- Regular exercise
- Eating a nutritious and varied diet
- Managing emotional stress.
A study published in ‘Neurology’ concluded that being active protects the brain against age-related changes. A decline in complex thinking and memory has been linked to brain shrinkage (atrophy). A study at the University of Edinburgh consisted of 600 people aged 70 years and over, their physical, mental and social habits were noted. 3 years later all the participants were scanned to assess age related changes (brain shrinkage and damage to white matter which is the brain’s communication system). Data showed brain shrinkage was visible in people who participated in the least amount of exercise, however mental and social exercises seemed to have no effect on brain size.
Other studies support the University of Edinburgh’s findings. Kirk I. Erickson, PhD of the University of Pittsburgh, found that adults aged 60 to 80 who walked 30 to 45 minutes, three days a week over a year increased the volume of their hippocampus (important for memory) by 2%.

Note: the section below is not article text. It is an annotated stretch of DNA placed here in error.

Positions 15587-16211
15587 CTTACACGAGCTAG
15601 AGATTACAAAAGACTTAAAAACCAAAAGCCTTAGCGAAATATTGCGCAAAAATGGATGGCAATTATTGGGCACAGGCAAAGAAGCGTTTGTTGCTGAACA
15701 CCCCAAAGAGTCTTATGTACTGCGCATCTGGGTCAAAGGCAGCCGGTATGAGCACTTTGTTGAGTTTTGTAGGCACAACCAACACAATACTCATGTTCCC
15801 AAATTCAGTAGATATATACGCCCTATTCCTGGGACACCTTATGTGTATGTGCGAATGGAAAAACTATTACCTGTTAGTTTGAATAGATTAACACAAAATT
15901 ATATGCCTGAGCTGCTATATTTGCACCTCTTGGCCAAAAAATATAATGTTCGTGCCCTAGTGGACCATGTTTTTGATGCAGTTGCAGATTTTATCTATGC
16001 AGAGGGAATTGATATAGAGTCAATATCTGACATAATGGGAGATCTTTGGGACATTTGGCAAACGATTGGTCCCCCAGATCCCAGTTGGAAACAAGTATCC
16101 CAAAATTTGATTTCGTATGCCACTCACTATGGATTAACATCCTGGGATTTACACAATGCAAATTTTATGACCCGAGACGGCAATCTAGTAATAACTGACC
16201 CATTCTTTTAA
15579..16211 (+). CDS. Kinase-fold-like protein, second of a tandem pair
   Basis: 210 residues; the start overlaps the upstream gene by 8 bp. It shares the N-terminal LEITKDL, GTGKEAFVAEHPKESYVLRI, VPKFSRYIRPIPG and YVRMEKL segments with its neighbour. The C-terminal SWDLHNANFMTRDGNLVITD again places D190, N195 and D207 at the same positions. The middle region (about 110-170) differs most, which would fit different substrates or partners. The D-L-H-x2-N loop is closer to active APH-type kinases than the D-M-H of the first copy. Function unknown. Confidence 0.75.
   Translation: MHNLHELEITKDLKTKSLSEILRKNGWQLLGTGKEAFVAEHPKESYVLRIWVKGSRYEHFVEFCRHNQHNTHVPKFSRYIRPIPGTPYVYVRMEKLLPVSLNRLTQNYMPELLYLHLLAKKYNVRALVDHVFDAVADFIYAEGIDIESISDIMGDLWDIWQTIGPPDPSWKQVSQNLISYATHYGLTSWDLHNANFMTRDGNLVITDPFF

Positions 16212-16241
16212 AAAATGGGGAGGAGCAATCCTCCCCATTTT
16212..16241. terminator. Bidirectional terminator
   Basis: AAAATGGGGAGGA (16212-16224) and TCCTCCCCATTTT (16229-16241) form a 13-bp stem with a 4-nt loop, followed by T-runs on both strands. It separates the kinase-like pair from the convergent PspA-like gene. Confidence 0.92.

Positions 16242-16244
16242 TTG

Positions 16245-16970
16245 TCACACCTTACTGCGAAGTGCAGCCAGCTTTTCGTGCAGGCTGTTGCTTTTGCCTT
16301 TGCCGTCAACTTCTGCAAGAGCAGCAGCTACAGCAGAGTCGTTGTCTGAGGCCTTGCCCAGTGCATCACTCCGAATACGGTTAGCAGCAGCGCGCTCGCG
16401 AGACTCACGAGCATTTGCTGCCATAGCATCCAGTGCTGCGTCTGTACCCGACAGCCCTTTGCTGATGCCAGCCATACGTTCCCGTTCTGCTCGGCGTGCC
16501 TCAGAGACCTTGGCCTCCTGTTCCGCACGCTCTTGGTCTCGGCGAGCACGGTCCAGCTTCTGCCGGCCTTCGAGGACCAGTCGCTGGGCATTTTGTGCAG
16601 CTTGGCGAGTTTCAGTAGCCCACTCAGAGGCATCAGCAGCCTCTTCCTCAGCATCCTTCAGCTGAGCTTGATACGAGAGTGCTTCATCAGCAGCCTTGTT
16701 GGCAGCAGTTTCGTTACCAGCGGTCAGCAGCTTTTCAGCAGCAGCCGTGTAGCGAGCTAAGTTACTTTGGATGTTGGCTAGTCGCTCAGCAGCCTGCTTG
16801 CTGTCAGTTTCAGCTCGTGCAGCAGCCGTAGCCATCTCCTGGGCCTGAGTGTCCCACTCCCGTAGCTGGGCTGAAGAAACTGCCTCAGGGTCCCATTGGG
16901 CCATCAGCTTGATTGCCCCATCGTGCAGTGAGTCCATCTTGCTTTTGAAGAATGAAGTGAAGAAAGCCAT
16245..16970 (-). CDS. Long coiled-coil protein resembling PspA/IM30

Exercise also protects the brain from stress, as exercising releases feel good hormones such as serotonin, dopamine and norpinephrine which boost neurotransmitters and reduce the effect of stress hormones such as cortisol. Being active encourages the formation of new brain cells (neurogenesis). Ageing naturally causes the brain to produce fewer brain cells resulting in slow brain function. Physical exercise also regulates the production of brain chemicals and growth factors, such as BDNF which is essential for maintaining memory, task performance and general cognitive function. Additionally exercising increases insulin sensitivity which could help you make healthier food choices. According to studies, the likelihood of developing Alzheimer’s disease is almost quadrupled for people who are less active, compared to their peers.
Physical exercise is so important to your general health, and with the threat of Dementia in today’s world, why would you not exercise?